Wednesday, August 01, 2007

Road Design and Cycling Hazards, Part 1

I got back on my bike this evening, for the first time since I was suddenly placed in sudden and close contact with the pavement last Saturday on Kennett Pike (Route 52) where it meets Route 141.
Kennett Pike is a nice wide road. It feature four lanes through Greenville, and has consistently wide shoulders from Wilmington out to the state line and on up to Route 1. I ride my bicycle on Kennett Pike from Wilmington to Centerville or into Pennsylvania, where I like to turn aside onto the country roads I love so much.

When I think back on the moments when I've been put in danger on my bike, I realize that the lion's share of the incidents have occured on Kennett Pike. I'm forced to the surprising conclusion that narrow country roads, if they're not too heavily travelled, are safer than wide roads with their comfortable shoulders. And when considering wide roads, I'm not thinking about roads like Concord Pike, which I have never ridden on my bike. I am using Kennett Pike, the only heavily trafficked road I will ride, as my baseline.
In a typical ride, I will spend as much time, and as many miles, on narrow county roads as I do on the supposedly safe shoulders of Kennett Pike. And yet, in reviewing the incidents that have forced me to the pavement, or otherwise placed me in physical risk, I conclude, in my unscientific personal experience that, mile for mile, lightly travelled narrow country road are safer than Kennett Pike with its wide shoulders.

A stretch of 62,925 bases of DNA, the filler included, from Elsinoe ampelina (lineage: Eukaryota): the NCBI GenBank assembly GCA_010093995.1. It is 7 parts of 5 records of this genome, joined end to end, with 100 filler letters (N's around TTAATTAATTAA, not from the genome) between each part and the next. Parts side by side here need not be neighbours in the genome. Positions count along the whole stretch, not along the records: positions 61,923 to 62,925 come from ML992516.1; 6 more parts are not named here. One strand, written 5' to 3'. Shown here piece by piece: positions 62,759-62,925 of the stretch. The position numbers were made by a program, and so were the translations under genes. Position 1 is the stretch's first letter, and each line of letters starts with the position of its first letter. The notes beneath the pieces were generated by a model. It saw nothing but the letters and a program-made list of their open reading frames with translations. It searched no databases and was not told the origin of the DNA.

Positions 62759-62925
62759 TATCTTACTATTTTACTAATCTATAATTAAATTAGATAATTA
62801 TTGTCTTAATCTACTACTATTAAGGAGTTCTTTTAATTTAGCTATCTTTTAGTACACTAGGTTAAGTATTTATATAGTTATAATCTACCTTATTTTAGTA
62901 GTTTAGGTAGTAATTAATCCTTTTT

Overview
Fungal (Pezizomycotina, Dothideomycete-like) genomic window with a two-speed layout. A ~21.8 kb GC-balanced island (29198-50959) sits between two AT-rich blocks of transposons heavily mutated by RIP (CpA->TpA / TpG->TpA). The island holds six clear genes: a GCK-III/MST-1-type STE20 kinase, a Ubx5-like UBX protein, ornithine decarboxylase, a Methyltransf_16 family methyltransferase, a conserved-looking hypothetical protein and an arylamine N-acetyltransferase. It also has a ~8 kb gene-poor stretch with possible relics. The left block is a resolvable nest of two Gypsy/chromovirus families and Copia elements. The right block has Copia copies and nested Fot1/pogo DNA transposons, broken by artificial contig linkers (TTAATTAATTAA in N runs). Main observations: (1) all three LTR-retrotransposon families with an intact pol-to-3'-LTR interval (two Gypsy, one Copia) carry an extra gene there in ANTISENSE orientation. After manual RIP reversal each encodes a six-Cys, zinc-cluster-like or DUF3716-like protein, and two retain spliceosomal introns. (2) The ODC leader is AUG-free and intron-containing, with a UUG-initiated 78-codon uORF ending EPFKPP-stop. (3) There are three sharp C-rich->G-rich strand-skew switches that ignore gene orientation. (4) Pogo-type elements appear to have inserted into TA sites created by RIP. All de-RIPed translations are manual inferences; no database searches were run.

Why would that be? I don't propose to elevate my personal experience to extra-scientific importance. Instead I recount these incidents to make a point that traffic speed and volume are the two most significant factors in determining the safety of anyone travelling on a bike. When I review these incidents in detail, I conclude that the speed of the motor vehicles involved, and the relative ability of the drivers to otherwise ignore the presence of a cyclist on the road, are the most important factors in determining the danger posed to someone legally riding his or her bike along the road.
Next up, I will recount these incidents in my personal experience to illustrate the factors that create hazards for those not driving motor vehicles.


Anonymous Anonymous said...

Although it's been a long time since I did any biking, I do remember that I kept to the back roads to get from Harrington to Felton, then dodged cars on RT 12 going from Felton to Cantebury. RT 15 north to Camden wasn't easy either. I always found the small backroad from Harrington to Felton was the safest.

6:43 AM, August 02, 2007  
Anonymous Anonymous said...

The driver who killed the DOctor in SC was asleep. No doubt those types of incidents occur on wide straight roads that don't challenge the driver with stops and turns.

7:14 AM, August 02, 2007  
Blogger Tom Noyes said...

That's a good point about long, straight roads. High vehicle speed and driver inattention is a dangerous combination.

9:06 AM, August 02, 2007  

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